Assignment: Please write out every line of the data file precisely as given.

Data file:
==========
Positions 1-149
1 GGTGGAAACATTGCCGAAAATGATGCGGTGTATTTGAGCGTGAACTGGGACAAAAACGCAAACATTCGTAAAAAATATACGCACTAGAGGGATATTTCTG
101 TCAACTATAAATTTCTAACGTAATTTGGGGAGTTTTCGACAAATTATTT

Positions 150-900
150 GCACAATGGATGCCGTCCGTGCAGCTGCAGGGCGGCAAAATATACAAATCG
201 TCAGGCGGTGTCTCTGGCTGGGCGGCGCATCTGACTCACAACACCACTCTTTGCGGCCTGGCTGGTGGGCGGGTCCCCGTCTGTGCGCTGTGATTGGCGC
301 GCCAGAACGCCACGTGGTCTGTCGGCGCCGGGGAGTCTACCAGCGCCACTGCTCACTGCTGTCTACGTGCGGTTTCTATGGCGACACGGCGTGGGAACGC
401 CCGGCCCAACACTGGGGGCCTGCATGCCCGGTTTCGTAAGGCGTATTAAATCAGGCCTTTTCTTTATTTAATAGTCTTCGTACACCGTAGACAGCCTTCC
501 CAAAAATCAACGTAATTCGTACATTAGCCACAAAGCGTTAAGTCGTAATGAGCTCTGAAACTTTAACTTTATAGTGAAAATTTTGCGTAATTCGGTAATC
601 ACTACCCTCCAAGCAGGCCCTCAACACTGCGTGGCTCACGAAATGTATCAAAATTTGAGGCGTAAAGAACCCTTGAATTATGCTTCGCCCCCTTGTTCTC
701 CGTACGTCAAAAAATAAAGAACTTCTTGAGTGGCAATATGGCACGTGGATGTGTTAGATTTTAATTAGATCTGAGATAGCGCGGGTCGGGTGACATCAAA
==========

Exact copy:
Positions 1-149
1 GGTGGAAACATTGCCGAAAATGATGCGGTGTATTTGAGCGTGAACTGGGACAAAAACGCAAACATTCGTAAAAAATATACGCACTAGAGGGATATTTCTG
101 TCAACTATAAATTTCTAACGTAATTTGGGGAGTTTTCGACAAATTATTT

Positions 150-900
150 GCACAATGGATGCCGTCCGTGCAGCTGCAGGGCGGCAAAATATACAAATCG
201 TCAGGCGGTGTCTCTGGCTGGGCGGCGCATCTGACTCACAACACCACTCTTTGCGGCCTGGCTGGTGGGCGGGTCCCCGTCTGTGCGCTGTGATTGGCGC
301 GCCAGAACGCCACGTGGTCTGTCGGCGCCGGGGAGTCTACCAGCGCCACTGCTCACTGCTGTCTACGTGCGGTTTCTATGGCGACACGGCGTGGGAACGC
401 CCGGCCCAACACTGGGGGCCTGCATGCCCGGTTTCGTAAGGCGTATTAAATCAGGCCTTTTCTTTATTTAATAGTCTTCGTACACCGTAGACAGCCTTCC
501 CAAAAATCAACGTAATTCGTACATTAGCCACAAAGCGTTAAGTCGTAATGAGCTCTGAAACTTTAACTTTATAGTGAAAATTTTGCGTAATTCGGTAATC
601 ACTACCCTCCAAGCAGGCCCTCAACACTGCGTGGCTCACGAAATGTATCAAAATTTGAGGCGTAAAGAACCCTTGAATTATGCTTCGCCCCCTTGTTCTC
701 CGTACGTCAAAAAATAAAGAACTTCTTGAGTGGCAATATGGCACGTGGATGTGTTAGATTTTAATTAGATCTGAGATAGCGCGGGTCGGGTGACATCAAA